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From the CommunityAuthor Archives: Craig Freshley

Blogger Bio:  Group Decision Tips are written by NCDD member Craig Freshley, a long-time meeting facilitator and group process author. Craig invites NCDDers to view all his Tips at www.groupdecisiontips.com, and to share them freely for non-commercial purposes with proper credit to Craig.

Group Decision Tip: How to Move Forward

In principle, when stuck, the most important question is not “Why are we stuck?” or “Whose fault is it?” but “How to move forward in a positive, peaceful way?” Probably this requires an attitude change: a choice to see things differently and imagine things better or a decision to let go of something. Probably it also requires creative thinking about next steps that could be taken in spite of the situation or attitudes of others. And it requires doing something, not just wishing. Practical Tip: […] (continue)

Group Decision Tip: Lose Now, Win Later

In principle, more important than winning any particular decision is the health of the relationships that we carry into the next decision. Is it worth it to jeopardize a long-term relationship in order to win a short-term decision? Maybe, but not likely. Further, a group member holding out for a win may block the group’s forward progress and perpetuate conflict. They are sure that they are right and that the group is wrong. Is an individual win more important than group peace? Sometimes, but not […] (continue)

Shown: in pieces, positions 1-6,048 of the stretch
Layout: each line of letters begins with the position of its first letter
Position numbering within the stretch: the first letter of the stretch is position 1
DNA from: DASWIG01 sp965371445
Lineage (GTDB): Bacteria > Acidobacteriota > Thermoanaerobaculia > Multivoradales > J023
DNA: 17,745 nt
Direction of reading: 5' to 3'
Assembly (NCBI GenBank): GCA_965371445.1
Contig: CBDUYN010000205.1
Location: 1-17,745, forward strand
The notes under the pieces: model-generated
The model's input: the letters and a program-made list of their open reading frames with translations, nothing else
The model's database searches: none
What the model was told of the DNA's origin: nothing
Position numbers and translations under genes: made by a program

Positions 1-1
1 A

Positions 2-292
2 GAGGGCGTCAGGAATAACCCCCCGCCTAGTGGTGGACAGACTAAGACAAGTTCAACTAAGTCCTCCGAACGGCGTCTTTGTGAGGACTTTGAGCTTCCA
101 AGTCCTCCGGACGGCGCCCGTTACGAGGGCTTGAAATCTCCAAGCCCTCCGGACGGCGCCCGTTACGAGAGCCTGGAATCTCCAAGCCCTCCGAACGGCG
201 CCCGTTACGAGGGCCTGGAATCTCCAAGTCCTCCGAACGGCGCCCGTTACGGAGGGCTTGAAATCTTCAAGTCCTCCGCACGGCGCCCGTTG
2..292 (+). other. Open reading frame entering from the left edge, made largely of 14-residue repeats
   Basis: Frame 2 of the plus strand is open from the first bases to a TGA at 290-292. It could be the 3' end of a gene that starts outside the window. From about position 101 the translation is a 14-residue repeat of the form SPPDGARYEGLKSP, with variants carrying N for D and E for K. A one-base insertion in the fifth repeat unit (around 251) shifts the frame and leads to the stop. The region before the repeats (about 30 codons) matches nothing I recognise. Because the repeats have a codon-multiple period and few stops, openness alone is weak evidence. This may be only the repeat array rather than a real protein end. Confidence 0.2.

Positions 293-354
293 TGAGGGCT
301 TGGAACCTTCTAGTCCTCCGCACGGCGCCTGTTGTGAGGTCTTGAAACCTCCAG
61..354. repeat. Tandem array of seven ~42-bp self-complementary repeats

Group Decision Tip: Hear, Hear!

In principle, groups can be very efficient when there is a culture of quick and visible agreement, like in the British Parliament when someone makes a statement and others yell, “hear, hear!” On the other hand, groups can be very inefficient when there is a culture of making points over and over in different ways with different nuances with additional tidbits of information. Further, in group settings we are often quick to find fault and air concerns, a method of group critique that we often […] (continue)

Group Decision Tip: Clarify, Discuss, Decide

In principle, groups make their best decisions when certain steps are taken before deciding. Making decisions too fast without clarity and without the benefit of discussion is a set-up for bad decisions. The best decisions are made when everyone understands the situation, the available options, and likely consequences. The worst decisions are made based on incomplete or incorrect information. Further, group decisions are often better than individual decisions because groups have the benefit of multiple perspectives and ideas. No one is smarter than all of […] (continue)

Group Decision Tip: Causes of Conflict, and Cures

In principle, the cause of most conflict is misunderstanding. The parties don’t have the same facts, same experience, same perspective, and don’t fully appreciate how someone else could see it differently. A second cause of conflict is fundamental difference of values. This is where the parties understand the facts and each other but they simply have different values. For example, one person believes in Jesus as savior, another does not. Each person’s beliefs are deeply rooted and not easily changed. Third, parties are in conflict […] (continue)